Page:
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Italian Venezuelans

From Wikipedia, the free encyclopedia

Italian Venezuelans
Italo Venezolanos
Total population
30,000-126,000 citizens according to the National Census
0.39% of Venezuela's population[1] [2] 1,500,000 to 2,000,000 Venezuelans of Italian descent
5–6% of Venezuela's population[3]
Regions with significant populations
Greater Caracas, Valencia, Maracay, Barquisimeto, Maracaibo, Barcelona-Puerto La Cruz, Margarita Island, Ciudad Guayana, Acarigua-Araure and Mérida
 United States120,600[4]
Roman Catholic

Italian Venezuelans are Venezuelan citizens of Italian descent. The word may refer to someone born in Venezuela of Italian descent or to someone who has emigrated to Venezuela from Italy. Among European Venezuelans, Italians are one of the largest groups of immigrants to settle in the country.[5]


Before the discovery of huge deposits of oil in Venezuela, during the first half of the 20th century, the emigration of Italians to Venezuela was limited. A number of Italians (among them Agostino Codazzi) moved to Venezuela from Italy during the colonial times and the Simón Bolívar era. In the second half of the XIX century there was a small number of Italians and their descendants, who were able to reach important levels inside the Venezuelan society, like Luis Razetti.

By 1926 there were 3009 Italians in Venezuela... approximately one-third lived in the capital, one-sixth in Trujillo and there were respectable showings in Bolivar, Carabobo, and Monagas. Zulia, with its port of Maracaibo, had gained in importance...... The "Societa' Fratellanza Italiana" was a mutual benefit society founded in Caracas in 1883. Other organizations of the small Italian community included the "Associazione Nazionale Combatenti", the "Lega Navale Italiana", the "Camera di Comercio Italiana in Venezuela", a section of the "Croce Rossa Italiana" and, founded in 1923, the "Partito Nazionale Fascista", with over two hundred members and organizations in four cities:Caracas, Valencia, Puerto Cabello and Barquisimeto (Duaca).....Two Italian newspapers, "Eco de Italia", followed by "El Eco de la Patria", were published in the early 1920s. The first attempts to provide schooling in the Italian language date from the late 1930s, as do the beginnings of the first social club, "La Casa de Italia" (officially founded in 1937 with the patronage of the Italian minister). The Casa co-sponsored an Italian school, a cultural institute and several sports teams, notably in soccer and cycling.Susan Berglund[6]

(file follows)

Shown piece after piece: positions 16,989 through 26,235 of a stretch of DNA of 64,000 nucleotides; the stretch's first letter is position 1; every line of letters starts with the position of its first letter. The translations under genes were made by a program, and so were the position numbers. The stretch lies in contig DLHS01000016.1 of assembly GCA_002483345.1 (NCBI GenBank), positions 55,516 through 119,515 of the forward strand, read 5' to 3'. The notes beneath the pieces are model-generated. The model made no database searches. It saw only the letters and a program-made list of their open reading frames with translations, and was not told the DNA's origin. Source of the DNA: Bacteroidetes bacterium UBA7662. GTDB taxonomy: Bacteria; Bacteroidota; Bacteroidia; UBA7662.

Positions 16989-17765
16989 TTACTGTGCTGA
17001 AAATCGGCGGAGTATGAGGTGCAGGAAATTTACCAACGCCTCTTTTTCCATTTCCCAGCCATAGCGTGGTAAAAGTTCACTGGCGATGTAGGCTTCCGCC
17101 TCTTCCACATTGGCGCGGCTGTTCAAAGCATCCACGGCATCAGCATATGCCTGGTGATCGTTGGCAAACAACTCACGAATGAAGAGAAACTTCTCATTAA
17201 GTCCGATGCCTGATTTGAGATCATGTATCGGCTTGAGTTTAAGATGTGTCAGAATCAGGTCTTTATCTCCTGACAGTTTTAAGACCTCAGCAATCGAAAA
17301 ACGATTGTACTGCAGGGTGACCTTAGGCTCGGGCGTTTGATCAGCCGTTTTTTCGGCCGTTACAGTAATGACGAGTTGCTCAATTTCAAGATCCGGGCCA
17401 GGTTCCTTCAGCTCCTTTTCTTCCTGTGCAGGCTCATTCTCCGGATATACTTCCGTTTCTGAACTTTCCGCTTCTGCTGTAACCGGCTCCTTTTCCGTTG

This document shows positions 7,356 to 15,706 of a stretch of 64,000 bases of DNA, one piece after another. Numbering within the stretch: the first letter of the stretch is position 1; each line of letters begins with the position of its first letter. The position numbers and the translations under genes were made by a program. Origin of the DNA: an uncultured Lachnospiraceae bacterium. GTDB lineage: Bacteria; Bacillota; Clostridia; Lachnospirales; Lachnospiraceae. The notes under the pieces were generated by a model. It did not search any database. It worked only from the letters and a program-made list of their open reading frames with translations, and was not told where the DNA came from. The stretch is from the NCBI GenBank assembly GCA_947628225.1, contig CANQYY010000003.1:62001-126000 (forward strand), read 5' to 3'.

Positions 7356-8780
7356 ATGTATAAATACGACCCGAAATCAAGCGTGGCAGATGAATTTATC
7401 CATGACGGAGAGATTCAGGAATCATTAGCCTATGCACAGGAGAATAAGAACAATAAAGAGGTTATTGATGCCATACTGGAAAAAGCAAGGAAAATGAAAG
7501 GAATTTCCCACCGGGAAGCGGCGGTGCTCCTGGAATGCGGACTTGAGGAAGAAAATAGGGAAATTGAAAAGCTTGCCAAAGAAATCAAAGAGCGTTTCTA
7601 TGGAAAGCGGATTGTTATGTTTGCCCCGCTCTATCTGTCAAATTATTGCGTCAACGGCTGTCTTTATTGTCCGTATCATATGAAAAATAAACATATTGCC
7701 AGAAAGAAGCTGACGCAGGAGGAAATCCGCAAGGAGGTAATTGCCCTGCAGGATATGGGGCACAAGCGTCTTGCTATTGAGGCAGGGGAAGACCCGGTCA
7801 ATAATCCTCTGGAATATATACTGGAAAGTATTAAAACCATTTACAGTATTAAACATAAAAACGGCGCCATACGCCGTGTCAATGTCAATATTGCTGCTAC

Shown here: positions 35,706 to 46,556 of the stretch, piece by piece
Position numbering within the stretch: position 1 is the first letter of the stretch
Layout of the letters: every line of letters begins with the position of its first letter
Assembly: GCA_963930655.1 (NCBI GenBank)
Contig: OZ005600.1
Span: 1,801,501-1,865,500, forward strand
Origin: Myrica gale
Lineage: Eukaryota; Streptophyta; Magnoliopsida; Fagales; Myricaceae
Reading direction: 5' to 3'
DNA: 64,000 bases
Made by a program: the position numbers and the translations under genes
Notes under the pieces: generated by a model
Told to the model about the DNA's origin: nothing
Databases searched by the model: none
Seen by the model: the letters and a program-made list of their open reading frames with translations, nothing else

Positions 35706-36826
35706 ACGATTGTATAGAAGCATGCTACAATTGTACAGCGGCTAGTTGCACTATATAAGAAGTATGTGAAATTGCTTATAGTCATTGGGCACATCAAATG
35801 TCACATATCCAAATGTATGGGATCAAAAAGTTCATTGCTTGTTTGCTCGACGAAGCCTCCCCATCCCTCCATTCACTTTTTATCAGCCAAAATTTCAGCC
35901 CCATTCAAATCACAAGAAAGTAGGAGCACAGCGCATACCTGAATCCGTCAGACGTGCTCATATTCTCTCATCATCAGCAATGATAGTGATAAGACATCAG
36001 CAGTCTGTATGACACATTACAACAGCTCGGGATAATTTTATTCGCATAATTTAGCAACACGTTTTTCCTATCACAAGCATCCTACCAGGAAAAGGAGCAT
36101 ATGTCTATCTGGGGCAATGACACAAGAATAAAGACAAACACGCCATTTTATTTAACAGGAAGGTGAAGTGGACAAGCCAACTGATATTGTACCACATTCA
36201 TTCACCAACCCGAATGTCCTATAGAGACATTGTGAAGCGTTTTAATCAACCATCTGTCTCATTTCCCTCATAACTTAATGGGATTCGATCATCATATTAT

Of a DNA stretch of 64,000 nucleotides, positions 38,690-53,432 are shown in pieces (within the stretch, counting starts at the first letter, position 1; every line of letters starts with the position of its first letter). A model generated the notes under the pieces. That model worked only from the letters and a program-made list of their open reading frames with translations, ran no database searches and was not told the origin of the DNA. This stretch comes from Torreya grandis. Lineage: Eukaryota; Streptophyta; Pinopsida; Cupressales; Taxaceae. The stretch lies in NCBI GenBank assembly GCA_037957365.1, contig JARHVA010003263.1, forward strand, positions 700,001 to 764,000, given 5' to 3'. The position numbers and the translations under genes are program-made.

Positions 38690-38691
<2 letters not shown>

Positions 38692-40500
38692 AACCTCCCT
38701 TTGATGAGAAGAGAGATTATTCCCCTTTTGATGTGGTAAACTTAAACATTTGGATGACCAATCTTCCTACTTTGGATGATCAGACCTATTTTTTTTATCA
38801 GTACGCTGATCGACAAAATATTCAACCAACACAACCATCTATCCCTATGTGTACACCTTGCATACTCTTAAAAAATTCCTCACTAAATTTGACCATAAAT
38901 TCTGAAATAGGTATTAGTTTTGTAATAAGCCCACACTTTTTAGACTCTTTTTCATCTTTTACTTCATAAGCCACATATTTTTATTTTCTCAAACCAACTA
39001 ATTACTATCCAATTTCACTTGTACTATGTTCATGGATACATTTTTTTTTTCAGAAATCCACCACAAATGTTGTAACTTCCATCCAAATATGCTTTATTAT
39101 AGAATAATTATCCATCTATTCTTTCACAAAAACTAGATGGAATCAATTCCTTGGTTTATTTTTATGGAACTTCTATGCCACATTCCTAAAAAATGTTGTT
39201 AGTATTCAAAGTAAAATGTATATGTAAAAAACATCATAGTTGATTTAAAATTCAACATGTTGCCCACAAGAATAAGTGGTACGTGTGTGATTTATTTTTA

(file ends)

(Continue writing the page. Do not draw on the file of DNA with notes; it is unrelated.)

In the 1940s and 1950s the Venezuelan President Marcos Pérez Jiménez promoted European immigration to his depopulated country, and more than 300,000 Italians emigrated to Venezuela (although many later returned to Italy).

The Italians in the 1961 Venezuelan census were the biggest European community in Venezuela (ahead of the Spanish).

In 1966 -according to the Italian Embassy in Caracas- of the 170000 Italians present in the country, 90% lived in the main cities: about 96000 in Caracas, 14000 in Maracaibo, 8000 in Maracay, 6000 in Valencia and 5000 in La Guayra. Most of these Italians were born in Sicily, Campania and Puglia; only 15% were born in northern Italy (mainly in Emilia-Romagna). They initially worked in construction, in the service sector, in commercial agencies and in different businesses (like hotels, banks, restaurants, etc..), in manufacturing activities (the shoe industry in Caracas -for example- was fully in Italian hands) and a few also in the oil industry.

In 1976 the "Dirección de Estadísticas" of Venezuela registered 210,350 Italians residents and 25,858 Italians "naturalised" (who had obtained Venezuelan citizenship).[7] In 2001, 126,553 Italians were living in Venezuela.[8]

Marisa Vannini calculated that in the 1980s Italian-Venezuelans made up almost 400,000 of Venezuela's population, including second-generation descendants of immigrants. The Italian language in Venezuela is influencing Venezuelan Spanish with some modisms and loanwords and is experiencing a notable revival between the Italian-Venezuelans of second and third generation.

Santander Laya-Garrido estimated that the Venezuelans with at least one grandparent from Italy can be nearly one million at the beginning of the 21st century (like the former president of Venezuela, Raul Leoni, whose grandfather was an Italian mason refugee of the 19th century).

Currently, Italian citizens resident in Venezuela are reduced to less than 50,000 due mainly to demographic mortality and to their return to Italy (because of a Venezuelan political and economic crisis in the 2000s).[9] The Ambassador of Italy in Venezuela, estimated that 5-6% (1,44 to 1,73 million) of the current Venezuelan population is of Italian origin.[3]